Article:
‘The Boys’ Suffers Under The Weight Of Cliché And Predictability

‘The Boys’ Suffers Under The Weight Of Cliché And Predictability

What would happen if the good people sworn to defend the population were narcissistic, self-serving, and at times downright evil?
Paulina Enck
By

Amazon’s new series, “The Boys,” has been marketed as a humorous, subversive take on the superhero genre. It explores the corporatization of superheroes, and what would happen if the good people sworn to defend the population were narcissistic, self-serving, and at times downright evil. On the surface, exploring themes of corrupted superheroes is a fascinating and new idea, but “The Boys” falters in execution.

“The Boys” explores a world where superheroes are beloved celebrities, managed by the shadowy Vought Corporation. The primary heroes are The Seven, a dark version of DC’s Justice League. When a speedster accidentally kills a civilian, her grieving boyfriend Hughie finds himself embroiled in “The Boys,” an anti-superhero group dedicated to holding the powered responsible for their crimes.

On the other side, fresh-faced superhero Starlight is chosen to be the new member of The Seven, only to find being a hero is not all she believed. If these narratives sound a little tired and cliché, it is because they are.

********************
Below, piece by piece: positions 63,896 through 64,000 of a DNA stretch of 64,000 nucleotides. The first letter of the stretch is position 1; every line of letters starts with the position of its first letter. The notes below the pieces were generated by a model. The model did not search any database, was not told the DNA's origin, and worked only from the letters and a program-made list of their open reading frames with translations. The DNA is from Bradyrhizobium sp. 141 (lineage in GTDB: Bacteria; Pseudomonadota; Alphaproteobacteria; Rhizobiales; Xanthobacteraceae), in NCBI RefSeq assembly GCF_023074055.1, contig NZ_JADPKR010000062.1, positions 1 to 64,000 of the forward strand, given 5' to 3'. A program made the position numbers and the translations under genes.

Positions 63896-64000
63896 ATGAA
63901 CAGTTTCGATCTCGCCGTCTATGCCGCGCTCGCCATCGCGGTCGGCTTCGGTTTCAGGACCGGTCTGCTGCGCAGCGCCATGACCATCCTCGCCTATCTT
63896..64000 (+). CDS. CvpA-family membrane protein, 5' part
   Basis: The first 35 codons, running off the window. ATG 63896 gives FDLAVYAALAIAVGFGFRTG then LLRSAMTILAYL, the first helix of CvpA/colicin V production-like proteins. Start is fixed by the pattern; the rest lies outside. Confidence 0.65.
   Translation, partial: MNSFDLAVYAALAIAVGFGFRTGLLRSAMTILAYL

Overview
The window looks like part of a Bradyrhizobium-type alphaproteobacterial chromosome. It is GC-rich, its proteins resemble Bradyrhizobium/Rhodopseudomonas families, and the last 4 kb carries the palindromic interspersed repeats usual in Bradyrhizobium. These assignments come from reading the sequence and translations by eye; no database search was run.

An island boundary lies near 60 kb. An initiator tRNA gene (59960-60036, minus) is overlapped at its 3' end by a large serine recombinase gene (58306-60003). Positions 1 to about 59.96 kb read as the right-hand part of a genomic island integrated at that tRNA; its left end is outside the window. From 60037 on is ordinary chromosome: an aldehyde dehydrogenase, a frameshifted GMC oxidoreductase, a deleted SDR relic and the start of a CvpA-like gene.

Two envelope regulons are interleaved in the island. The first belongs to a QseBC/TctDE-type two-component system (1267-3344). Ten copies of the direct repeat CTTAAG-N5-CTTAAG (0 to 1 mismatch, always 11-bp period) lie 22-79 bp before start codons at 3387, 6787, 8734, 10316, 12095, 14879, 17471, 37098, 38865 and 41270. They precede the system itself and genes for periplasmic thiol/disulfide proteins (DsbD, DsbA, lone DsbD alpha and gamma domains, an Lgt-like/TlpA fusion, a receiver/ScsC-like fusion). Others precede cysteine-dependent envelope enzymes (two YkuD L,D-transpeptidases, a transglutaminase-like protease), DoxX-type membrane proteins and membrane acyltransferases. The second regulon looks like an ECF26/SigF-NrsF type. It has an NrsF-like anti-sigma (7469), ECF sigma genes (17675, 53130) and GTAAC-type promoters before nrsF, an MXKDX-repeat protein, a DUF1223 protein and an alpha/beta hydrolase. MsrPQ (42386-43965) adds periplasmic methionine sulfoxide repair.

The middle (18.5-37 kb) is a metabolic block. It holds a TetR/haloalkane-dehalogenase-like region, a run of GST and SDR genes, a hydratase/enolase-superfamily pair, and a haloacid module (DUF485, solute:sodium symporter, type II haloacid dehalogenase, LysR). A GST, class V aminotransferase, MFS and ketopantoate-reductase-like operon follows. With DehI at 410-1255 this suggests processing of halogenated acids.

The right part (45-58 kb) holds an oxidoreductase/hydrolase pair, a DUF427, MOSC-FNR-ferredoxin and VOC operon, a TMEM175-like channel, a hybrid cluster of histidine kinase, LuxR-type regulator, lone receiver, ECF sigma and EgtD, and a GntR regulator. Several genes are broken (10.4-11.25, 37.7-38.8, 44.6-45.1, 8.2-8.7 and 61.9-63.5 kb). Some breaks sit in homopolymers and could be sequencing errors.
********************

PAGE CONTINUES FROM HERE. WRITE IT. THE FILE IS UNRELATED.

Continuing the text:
Ultimately, “The Boys” is just a story of a seemingly good but corrupted corporation, and the morally ambiguous people on the inside and outside. We’ve seen this story many times before, and done much better, in “Blade Runner’s” Tyrell Corp, the Alien franchise’s Weyland-Yutani, and “Mr. Robot’s” Evil Corp.

The only thing that sets “The Boys” apart from these is the commodity — superheroes. The clever idea of the commoditization of heroes is completely wasted, as it gets little exploration beyond the tired and well-tread ground of the cost of fame. The wasted potential for these ideas is the most frustrating aspect of the series.

Another problem with the show is its confusion of shocking imagery with genuine edge. “The Boys” is not for the faint of heart. The sex scenes can be graphic at times, and the gore warranting the MA rating. However, sex and blood on screen are nothing new, nor are they particularly shocking anymore. Shows like “Game of Thrones” show that sex and violence alone are not enough to sustain a series, and only really work when backed up by strong writing and characters.

The writing is weak, with an overreliance on swearing and on-the-nose dialogue, with neither stylization nor realism. Aside from a handful of clever one-liners, the dialogue is remarkably forgettable, as the story moves in incredibly predictable places. What stands out, however, are the characters, some of who are far more original than their source, while the others are cliché stock characters, with virtually no depth.

By far the best part of the series is Karl Urban, playing antihero Billy Butcher, the head of the eponymous anti-superhero group. His absolute commitment to his snarky, morally ambiguous character shines through, making even his most awkward lines work through a well-developed and acted character. Butcher’s snark, rage, humor, pain, passion, and drive are all melded beautifully by Urban.

Anthony Starr plays Seven-leader Homelander, an insidious amalgam of Captain America and Superman, with a Patrick Bateman empty smile. His pomposity belies a darkness lurking beneath the All-American surface.